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Club doing backflips as it readies to welcome gymnasts back to class

Mariposa Gymnastics Club reopening Sept. 14; 'They’re going out of their way to take care of the gymnasts ... and I think that it’s excellent to provide that for the kids'

After a summer without bars, mats and acrobatic flips, the Mariposa Gymnastics Club is preparing to reopen its doors.

While the club has been coaching some competitive gymnasts through the summer, its popular recreation programs were cancelled in the wake of COVID-19 restrictions — and the gym has been mostly empty since March.

Now, with a new completely online registration system, both athletes and coaches are excited to get back to the sport, with classes beginning Sept. 14.

“It’s exciting for the kids. They’ve been missing it a huge amount,” says Leslie Herdman, who has three children enrolled in Mariposa’s programs.

It’s exciting for gymnastics staff, too, who’ve been planning for the reopening for months.

“We’re creatively planning and practising ways to teach the kids the sport that they love, but in a different way that they’re used to,” says Courtnee Rodriguez, a recreation and competitive coach with the gym.

The gymnastics club announced September’s plan after Premier Doug Ford encouraged an easing of restrictions on gyms and exercise facilities.

"To help them get back on their feet and hire back staff, we are making these changes so they can serve more people,” said Ford at a press conference late last week. “I continue to urge everyone to follow the strict public health protocols to ensure everyone can have a safe workout.”

The new normal of gymnastics? No parents inside, multiple sanitization stations and a coach dedicated to cleaning equipment.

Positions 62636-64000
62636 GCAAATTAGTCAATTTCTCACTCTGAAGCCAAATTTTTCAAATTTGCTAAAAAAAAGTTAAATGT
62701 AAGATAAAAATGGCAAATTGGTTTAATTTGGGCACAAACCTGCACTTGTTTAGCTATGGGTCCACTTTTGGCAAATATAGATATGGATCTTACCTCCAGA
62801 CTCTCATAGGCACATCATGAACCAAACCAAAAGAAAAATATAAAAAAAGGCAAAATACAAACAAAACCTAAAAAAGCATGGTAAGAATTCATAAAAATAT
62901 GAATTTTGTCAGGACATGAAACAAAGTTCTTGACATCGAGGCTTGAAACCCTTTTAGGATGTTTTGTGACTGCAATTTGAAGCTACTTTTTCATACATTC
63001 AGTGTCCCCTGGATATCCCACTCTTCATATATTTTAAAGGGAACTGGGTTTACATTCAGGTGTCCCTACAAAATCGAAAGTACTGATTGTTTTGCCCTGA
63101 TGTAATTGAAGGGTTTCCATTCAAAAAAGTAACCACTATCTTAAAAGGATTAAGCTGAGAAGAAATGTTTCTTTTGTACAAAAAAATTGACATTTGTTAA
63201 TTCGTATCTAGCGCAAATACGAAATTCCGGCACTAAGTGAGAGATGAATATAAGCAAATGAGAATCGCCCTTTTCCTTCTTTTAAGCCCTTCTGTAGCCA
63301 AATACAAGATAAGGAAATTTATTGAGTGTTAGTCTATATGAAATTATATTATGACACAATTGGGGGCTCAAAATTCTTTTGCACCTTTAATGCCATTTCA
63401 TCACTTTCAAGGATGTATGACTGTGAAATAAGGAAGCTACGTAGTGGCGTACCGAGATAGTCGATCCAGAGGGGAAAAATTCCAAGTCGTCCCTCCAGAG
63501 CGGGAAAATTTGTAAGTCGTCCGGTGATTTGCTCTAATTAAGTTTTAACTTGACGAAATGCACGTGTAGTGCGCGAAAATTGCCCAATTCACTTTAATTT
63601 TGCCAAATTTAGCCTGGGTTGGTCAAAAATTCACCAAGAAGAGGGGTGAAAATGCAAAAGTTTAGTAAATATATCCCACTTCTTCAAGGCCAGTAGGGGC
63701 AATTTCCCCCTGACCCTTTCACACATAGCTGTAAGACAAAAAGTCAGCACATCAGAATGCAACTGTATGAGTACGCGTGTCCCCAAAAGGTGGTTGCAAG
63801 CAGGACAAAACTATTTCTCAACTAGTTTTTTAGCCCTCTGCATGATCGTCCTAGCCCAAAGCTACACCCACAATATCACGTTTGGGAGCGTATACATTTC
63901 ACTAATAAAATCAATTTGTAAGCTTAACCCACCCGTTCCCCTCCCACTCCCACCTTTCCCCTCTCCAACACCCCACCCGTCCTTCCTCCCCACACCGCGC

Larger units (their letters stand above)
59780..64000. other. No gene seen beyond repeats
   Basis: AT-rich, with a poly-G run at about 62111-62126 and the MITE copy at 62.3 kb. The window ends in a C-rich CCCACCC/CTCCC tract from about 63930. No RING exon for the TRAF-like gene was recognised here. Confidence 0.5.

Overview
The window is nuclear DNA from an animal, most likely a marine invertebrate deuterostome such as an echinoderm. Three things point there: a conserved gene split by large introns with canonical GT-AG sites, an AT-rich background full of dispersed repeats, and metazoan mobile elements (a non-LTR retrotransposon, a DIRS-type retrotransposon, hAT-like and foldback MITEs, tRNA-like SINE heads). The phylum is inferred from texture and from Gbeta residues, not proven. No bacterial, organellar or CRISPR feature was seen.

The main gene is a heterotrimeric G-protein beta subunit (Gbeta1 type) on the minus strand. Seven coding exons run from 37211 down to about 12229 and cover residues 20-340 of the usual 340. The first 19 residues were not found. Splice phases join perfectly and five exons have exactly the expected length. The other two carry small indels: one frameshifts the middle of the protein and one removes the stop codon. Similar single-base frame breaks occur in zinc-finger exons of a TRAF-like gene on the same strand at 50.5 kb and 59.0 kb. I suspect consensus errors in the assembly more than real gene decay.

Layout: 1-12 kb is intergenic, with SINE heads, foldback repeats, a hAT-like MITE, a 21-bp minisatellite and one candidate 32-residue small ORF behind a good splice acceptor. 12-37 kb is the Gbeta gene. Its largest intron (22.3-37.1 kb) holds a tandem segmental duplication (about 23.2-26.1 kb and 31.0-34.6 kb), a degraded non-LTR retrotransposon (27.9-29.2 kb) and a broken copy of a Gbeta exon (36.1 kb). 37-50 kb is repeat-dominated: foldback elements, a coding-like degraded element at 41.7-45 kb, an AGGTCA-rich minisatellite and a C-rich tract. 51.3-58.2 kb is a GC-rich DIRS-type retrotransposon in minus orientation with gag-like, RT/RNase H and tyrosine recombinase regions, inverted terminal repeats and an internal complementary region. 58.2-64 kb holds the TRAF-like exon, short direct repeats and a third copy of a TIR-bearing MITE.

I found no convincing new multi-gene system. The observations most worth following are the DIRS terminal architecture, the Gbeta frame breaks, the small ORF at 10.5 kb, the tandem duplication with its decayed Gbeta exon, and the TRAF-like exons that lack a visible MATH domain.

And that process has required a lot of planning, says Rodriguez.

“There was a lot of planning and replanning. Every time something changed, the (board of directors) had to change what was happening," she said.

With a movement and touch-based sport like gymnastics, the actual coaching method has had to evolve, too.

“There’s a lot of tucking little kids' heads,” says Rodriguez, “a lot of holding them up, putting them in positions, holding their hands as they’re walking across the balance beam or holding them as they’re swinging on the bars.”

Now it’s hands-off, with coaches focusing on verbal cues and only intervening to avoid injuries.

“It’s a little different but it’s really safe from a coaching standpoint,” Rodriguez says.

The class sizes — usually around 10 — have decreased to six, with smaller kids in classes of four, a designated instructor sticking with them for their whole nine-month session.

“I think that the gym has put lot of great practices in place,” says Herdman. “They’re going out of their way to take care of the gymnasts and themselves and I think that it’s excellent to provide that for the kids, to get back in there.”

The gymnastics community at Mariposa is tight-knit, with families responding to the club’s announcement enthusiastically on Facebook.

For Herdman, gymnastics proved a valuable addition to her family's life.

“It’s given them something to do, they’re busy and they’ve made friends. I’ve even made friends with other parents. It keeps them involved and it gives them a separate family,” she says.

In a way, perhaps, the fall might be a sort of family reunion. Rodriguez has gone months without seeing the kids she’s coached for years.

“I really miss them a lot,” she says. “I can’t wait to see them and they’ll be so happy to see us as well.”




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